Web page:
St. Boniface City Hall National Historic Site of Canada
St. Boniface, Manitoba
© St. Boniface City Hall, Lil Zebra, 2005.
219 Provencher Boulevard, St. Boniface, Manitoba
Historic Sites and Monuments Act (R.S.C., 1985, c. H-4)
1905 to 1905
1911 to 1911
Event, Person, Organization:
City of St.Boniface
St. Boniface City Hall
St. Boniface Community Development and Recreation Services Office
Research Report Number:
Town Hall Study - 1984
Existing plaque: 219 Provencher Boulevard, on the second floor, Manitoba
This city hall was built in 1905 during a period of rapid growth in St. Boniface. The imposing classically-detailed building designed by Victor W. Horwood provided accommodations for the increasing number of services administered by the civic government. It serves as an enduring landmark and symbol of pride for this thriving community. One of a succession of large municipal buildings that appeared in Canadian towns and cities after 1900 in response to the growth of local government, it is an outstanding example of this building type in Western Canada.
Description of Historic Place
Situated at a prominent intersection in St.Boniface, the French-speaking mission that became an urban district of metropolitan Winnipeg, the St.Boniface City Hall is a classically styled, three- storey, red brick structure with central domed tower, built in the early twentieth century. The formal recognition is confined to the civic building itself.
The St.Boniface City Hall was designated a national historic site in 1984 because: it provided accommodation for the increasing number of services administered by the St.Boniface civic government; and because this imposing classically detailed city hall is an outstanding example of its building type in Western Canada.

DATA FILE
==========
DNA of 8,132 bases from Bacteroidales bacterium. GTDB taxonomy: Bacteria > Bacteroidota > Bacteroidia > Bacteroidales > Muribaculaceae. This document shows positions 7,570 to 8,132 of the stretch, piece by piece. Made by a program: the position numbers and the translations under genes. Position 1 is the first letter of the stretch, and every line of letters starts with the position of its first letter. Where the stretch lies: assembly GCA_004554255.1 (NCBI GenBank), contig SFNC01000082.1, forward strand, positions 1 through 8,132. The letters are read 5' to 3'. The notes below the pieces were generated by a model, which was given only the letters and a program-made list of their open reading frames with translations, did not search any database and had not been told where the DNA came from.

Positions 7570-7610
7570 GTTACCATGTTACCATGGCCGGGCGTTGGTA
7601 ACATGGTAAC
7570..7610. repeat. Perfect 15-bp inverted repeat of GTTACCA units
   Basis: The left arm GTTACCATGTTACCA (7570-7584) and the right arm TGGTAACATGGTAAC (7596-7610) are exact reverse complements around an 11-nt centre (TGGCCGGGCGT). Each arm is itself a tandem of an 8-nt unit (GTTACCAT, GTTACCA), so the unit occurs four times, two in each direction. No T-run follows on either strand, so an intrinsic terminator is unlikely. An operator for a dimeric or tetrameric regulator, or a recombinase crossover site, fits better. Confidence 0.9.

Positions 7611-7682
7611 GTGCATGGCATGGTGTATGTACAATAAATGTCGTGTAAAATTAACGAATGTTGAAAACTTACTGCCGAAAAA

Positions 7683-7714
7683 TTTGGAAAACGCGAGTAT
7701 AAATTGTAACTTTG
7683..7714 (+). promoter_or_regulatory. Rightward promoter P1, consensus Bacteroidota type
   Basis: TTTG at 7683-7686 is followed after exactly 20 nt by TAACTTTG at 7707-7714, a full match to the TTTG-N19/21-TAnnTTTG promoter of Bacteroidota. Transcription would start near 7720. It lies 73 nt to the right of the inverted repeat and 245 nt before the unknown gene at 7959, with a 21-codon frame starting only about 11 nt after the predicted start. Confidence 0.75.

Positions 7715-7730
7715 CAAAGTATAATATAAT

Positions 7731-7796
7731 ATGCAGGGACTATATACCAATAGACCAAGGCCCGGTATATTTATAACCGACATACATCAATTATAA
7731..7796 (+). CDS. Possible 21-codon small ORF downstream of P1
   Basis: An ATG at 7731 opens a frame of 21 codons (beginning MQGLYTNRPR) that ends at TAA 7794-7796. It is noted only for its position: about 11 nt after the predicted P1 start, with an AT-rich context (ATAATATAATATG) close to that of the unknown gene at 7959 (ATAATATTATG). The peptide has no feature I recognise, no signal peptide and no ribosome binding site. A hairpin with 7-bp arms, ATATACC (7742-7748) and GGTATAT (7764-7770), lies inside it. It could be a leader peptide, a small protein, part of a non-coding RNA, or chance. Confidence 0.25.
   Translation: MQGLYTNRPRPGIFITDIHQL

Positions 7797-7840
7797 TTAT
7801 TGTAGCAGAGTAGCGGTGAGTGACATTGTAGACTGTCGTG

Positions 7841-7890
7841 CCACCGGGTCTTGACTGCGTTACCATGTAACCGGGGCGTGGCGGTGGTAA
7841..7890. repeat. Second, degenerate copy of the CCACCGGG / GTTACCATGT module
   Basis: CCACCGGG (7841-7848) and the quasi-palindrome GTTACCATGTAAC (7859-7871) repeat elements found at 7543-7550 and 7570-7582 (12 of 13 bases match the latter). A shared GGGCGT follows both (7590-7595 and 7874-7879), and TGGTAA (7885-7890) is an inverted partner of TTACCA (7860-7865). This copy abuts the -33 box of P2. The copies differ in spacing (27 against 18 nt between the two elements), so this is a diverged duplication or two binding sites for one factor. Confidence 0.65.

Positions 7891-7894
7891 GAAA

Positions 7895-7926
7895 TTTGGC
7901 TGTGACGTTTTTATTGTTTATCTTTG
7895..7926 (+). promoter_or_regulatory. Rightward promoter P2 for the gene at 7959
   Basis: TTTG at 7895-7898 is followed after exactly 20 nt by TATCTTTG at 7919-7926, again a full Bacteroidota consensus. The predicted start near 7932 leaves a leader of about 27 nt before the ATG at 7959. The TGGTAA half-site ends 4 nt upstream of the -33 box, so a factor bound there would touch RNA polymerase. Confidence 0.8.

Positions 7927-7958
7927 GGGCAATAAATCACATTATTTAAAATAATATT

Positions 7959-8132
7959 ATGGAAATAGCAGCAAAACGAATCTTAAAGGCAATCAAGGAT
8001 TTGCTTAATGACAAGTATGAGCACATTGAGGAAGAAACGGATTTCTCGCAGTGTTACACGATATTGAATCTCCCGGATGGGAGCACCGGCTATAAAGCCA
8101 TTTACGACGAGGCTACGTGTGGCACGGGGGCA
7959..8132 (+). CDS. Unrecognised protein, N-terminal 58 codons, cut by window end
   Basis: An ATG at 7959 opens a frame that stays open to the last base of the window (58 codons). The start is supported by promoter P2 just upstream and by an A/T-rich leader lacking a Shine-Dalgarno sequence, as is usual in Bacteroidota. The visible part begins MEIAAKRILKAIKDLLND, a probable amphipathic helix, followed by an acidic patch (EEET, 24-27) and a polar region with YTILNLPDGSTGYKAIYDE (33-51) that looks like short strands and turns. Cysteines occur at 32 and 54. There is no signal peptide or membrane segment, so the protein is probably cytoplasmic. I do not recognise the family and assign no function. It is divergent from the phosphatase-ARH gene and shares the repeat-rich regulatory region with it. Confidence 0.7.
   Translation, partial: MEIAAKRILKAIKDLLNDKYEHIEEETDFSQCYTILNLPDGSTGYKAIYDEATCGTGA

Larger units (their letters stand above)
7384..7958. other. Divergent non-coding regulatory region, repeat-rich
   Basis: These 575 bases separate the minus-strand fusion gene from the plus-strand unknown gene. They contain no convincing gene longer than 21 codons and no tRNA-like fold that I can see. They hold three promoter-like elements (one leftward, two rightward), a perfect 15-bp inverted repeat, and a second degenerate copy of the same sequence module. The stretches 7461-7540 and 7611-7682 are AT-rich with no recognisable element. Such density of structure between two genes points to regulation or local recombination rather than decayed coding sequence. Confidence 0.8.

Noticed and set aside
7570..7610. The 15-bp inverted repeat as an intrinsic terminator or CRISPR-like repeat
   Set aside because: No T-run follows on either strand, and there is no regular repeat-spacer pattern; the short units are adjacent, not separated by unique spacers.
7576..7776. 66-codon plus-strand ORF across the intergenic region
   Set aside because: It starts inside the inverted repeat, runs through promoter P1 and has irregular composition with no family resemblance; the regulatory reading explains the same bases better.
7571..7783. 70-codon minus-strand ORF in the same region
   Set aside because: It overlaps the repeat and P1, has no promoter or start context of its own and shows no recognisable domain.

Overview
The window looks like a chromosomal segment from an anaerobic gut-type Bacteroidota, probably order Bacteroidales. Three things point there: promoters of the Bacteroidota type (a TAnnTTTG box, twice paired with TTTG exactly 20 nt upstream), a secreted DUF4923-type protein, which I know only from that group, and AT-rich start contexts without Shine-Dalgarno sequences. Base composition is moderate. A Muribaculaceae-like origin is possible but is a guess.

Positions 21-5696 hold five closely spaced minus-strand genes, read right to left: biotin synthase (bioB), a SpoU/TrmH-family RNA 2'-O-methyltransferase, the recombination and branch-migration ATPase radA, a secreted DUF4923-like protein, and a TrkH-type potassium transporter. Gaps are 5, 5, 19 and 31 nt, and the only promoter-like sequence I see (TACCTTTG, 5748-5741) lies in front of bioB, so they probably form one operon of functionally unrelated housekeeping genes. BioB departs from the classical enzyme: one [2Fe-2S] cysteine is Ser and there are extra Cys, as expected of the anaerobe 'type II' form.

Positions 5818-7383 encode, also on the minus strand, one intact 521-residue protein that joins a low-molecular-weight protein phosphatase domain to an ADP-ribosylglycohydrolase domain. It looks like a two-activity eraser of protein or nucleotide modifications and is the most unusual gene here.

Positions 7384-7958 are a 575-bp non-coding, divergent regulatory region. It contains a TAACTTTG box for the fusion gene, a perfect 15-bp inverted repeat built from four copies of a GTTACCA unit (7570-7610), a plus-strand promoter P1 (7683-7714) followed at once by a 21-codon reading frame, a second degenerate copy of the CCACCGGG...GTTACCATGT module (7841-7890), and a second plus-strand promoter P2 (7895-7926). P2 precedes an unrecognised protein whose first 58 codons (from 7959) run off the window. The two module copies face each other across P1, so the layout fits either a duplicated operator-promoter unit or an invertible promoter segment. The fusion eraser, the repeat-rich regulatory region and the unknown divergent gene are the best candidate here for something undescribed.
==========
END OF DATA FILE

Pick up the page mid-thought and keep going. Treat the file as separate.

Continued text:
Constructed by the William Grace Company of Winnipeg in 1905, the new city hall was carefully planned to identify St.Boniface as separate from its neighbouring municipalities in attracting population and investment. The large size and formal Classical-revival style was thought to convey the dominance, stability and optimism as a visual symbol of the small city. Yielding to public pressure after its construction, the architect replaced its original tower with the existing one in 1911. An addition was made to the rear of the building when it underwent restoration in 1988, at which time clocks were installed in the tower. When St. Boniface ceased to be a separate city on amalgamation with Winnipeg in 1972, this city hall was adapted as space for the centralized civic administration.
Source: Historic Sites and Monuments Board of Canada, minute, November 1986.
Aspects of this site which contribute to its heritage values include: Its prominent siting on the main street of the community of old St. Boniface, set back from the street on a large treed lot within the civic precinct; Its monumental massing and rectangular footprint as of 1984; Its red brick exterior facing materials contrasted with rusticated masonry basement and buff limestone trim; Its Classical-revival style with formally symmetrical façade comprised of projecting pedimented central and end pavilions, heavy dentilled cornice, regularly spaced windows, the first two stories of transomed windows with limestone heads and sills, the third floor of smaller round-headed windows with stylized keystones; its emphasis on the central entry with original double doors within a limestone portico with flanking columns and imposing limestone stairway, double-height round-headed window above, surmounted by a square domed lantern; original interior features and materials and layout, particular in the major public spaces such as the former Council Chambers, the double-return staircase, interior columns, stained British Columbia fir woodwork and pressed tin ceilings.